The Stated Meeting was hosted by the First Presbyterian Church of Lansing. The Rev. Paul Timothy Roberts, president of the Johnson C. Smith Theological Seminary was our guest preacher. The meeting theme, Make Use of Our Hands, focused on anti-racism work within the presbytery and our individual communities. Other highlights of the meeting included:

  • Reflections on Matthew 14: 3 – 19, You Do It
    by Rev. Paul Timothy Roberts, President of the Johnson C. Smith Theological Seminary
  • Celebration of the Lord’s Supper
    Rev. Stanley Jenkins and Elder Prince Solace
  • Receipt of more than $1,000 to support theological education at Johnson C. Smith Theological Seminary
  • Of new Teaching Elders, Rev. Mary Austin (Validated Ministry), Rev. Lorenzo Small (Battle Creek First), and Rev. Dr. Philomena Ofori-Nipaah (Grand Rapids North Park)
  • Report from Synod of the Covenant by Rev. Dr. Chip Hardwick, Synod Executive
  • Report of Board of Pensions by Rev. Luke Choi
  • Report of the Nominating & Representation Committee by Elder Fred Welch
  • Report of the Budget & Finance Committee by Elder David Logan
  • Seating of Corresponding Members
  • Docket
  • Consent Agenda
  • (P)Repairing for Reparations: Making Common Sense Out the Common – Presented by the Rev. Jermaine Ross-Allam, director of the Presbyterian Mission Agency’s Center for Repair of Historical Harms (CRHH). Participants gained historical understanding of public opinion about reparations in the church, state and society while learning why U.S. American Protestants in particular must make the 21st century the dawn of a new era characterized by routine, common sense repair and Reparations.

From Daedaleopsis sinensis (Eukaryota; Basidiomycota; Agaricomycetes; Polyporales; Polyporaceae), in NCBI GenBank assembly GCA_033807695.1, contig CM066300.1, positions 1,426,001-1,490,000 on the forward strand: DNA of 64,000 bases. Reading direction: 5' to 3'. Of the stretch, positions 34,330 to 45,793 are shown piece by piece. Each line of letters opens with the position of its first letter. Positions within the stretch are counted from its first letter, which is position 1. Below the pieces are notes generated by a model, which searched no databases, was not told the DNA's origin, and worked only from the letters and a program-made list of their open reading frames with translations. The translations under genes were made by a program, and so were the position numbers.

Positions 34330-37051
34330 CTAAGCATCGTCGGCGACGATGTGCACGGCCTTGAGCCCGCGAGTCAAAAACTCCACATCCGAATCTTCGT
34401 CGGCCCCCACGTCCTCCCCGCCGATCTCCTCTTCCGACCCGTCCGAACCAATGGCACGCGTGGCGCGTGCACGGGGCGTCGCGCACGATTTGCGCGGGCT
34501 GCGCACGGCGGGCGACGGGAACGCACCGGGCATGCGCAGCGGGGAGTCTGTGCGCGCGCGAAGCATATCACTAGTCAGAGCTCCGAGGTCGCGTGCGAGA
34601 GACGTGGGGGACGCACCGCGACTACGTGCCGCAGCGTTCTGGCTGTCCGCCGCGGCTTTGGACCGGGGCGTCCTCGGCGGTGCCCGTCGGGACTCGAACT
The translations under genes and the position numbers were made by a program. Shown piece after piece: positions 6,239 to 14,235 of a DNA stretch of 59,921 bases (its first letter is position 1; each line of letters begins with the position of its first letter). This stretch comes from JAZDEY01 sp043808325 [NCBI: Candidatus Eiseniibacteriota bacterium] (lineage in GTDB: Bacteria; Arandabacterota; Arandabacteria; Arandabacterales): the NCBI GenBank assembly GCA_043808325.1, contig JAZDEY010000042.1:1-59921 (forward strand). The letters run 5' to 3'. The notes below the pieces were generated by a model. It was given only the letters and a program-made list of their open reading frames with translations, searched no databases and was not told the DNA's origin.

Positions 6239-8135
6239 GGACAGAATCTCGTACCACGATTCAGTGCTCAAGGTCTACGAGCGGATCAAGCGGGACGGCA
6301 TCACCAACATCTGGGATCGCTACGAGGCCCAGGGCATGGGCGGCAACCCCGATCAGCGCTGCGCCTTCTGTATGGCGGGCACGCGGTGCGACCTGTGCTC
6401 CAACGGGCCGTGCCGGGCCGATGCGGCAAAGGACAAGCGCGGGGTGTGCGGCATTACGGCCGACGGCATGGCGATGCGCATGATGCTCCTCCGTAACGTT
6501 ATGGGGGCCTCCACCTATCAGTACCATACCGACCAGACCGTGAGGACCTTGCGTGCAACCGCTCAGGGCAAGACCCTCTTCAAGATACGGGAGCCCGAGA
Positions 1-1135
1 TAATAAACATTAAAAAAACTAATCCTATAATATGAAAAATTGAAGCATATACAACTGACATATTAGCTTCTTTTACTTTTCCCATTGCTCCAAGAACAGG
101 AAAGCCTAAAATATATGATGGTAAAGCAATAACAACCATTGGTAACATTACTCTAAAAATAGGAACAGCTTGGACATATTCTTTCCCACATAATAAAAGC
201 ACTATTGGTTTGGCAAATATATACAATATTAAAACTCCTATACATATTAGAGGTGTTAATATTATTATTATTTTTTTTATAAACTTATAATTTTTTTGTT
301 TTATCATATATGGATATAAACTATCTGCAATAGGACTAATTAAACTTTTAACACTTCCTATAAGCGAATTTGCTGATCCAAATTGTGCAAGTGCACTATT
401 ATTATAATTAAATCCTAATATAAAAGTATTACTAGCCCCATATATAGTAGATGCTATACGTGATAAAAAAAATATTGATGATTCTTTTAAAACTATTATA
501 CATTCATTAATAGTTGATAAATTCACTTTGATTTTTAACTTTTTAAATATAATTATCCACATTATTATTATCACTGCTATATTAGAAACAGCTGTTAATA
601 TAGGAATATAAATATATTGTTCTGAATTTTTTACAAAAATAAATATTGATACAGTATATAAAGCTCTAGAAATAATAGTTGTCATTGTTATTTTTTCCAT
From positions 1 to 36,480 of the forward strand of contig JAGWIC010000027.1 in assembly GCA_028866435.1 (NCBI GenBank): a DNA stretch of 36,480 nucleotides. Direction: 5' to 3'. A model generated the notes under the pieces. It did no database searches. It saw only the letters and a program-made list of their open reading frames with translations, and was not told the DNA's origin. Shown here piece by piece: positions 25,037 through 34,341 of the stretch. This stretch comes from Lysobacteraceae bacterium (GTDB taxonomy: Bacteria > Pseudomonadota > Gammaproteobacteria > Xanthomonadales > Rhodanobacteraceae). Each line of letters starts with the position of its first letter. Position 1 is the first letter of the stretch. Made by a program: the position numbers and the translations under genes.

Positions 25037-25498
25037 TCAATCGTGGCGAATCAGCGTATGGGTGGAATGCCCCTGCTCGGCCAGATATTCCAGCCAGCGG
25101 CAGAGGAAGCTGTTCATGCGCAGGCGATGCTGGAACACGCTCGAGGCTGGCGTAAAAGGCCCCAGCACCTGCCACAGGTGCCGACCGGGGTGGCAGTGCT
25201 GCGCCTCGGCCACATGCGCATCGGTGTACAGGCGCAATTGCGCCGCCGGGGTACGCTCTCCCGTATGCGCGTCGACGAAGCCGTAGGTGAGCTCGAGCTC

• Some thoughts from the Rev. Chrissy Westbury, the presbytery’s associate presbyter, after she attended the workshop:

      Rev. Ross-Allam defined reparations as “an act of a nation state or states in response to a call” and repair as the work of the people, preparing the people to inspire the nation and its leaders to make reparations.” The church, he said, is called to the work of repair and that repair requires self-reflection and environmental transformation. We must ask ourselves, what do we declare about God, about human beings, and about ourselves.

      “Repair is specific and community focused,” Rev. Ross-Allam said. Repair is not the same as Diversity, Equity and Inclusion (DEI) or anti-racism work, which tends to have a broader view. Instead, it focuses on specific harms and specific restitution.

      Rev. Ross-Allam recommended that anyone interested in learning more about reparations, and the history and necessity of this work, read From Here to Equality by William A. Darity, Jr. and look for resources on the Seven Stations of Repair, coming soon from the CRHH.  

  • For the Healing of the Nation  Presented by the Rev. Paul Timothy Roberts, president of the Johnson C. Smith Theological Seminary, the only PC(USA) historically Black seminary. Participants talked through historic societal harms and biblical imperatives for societal repair and healing.
    • Some thoughts from the Rev. Peggy Casteel-Huston, a member at large, after she attended the workshop:

      I appreciated this workshop very much because, to be truthful, I am trying to learn more about the topic myself.

      The conversation with Rev. Roberts and those attending the workshop helped me to realize that the discussing reparations from the pulpit is quite challenging for some pastors.

      I appreciated how Rev. Roberts used the biblical story of Jacob and Esau as they came back together and made peace with one another as a biblical example of reparations. In the conversation, Rev. Tony Patrick also offered the teaching on Jubilee as another example.

      Rev. Roberts said that he is aware the word “reparations” has a lot of political overtones to it and so using words like repair and restore may provide a better way to help people (like me) gain a better understanding of the topic.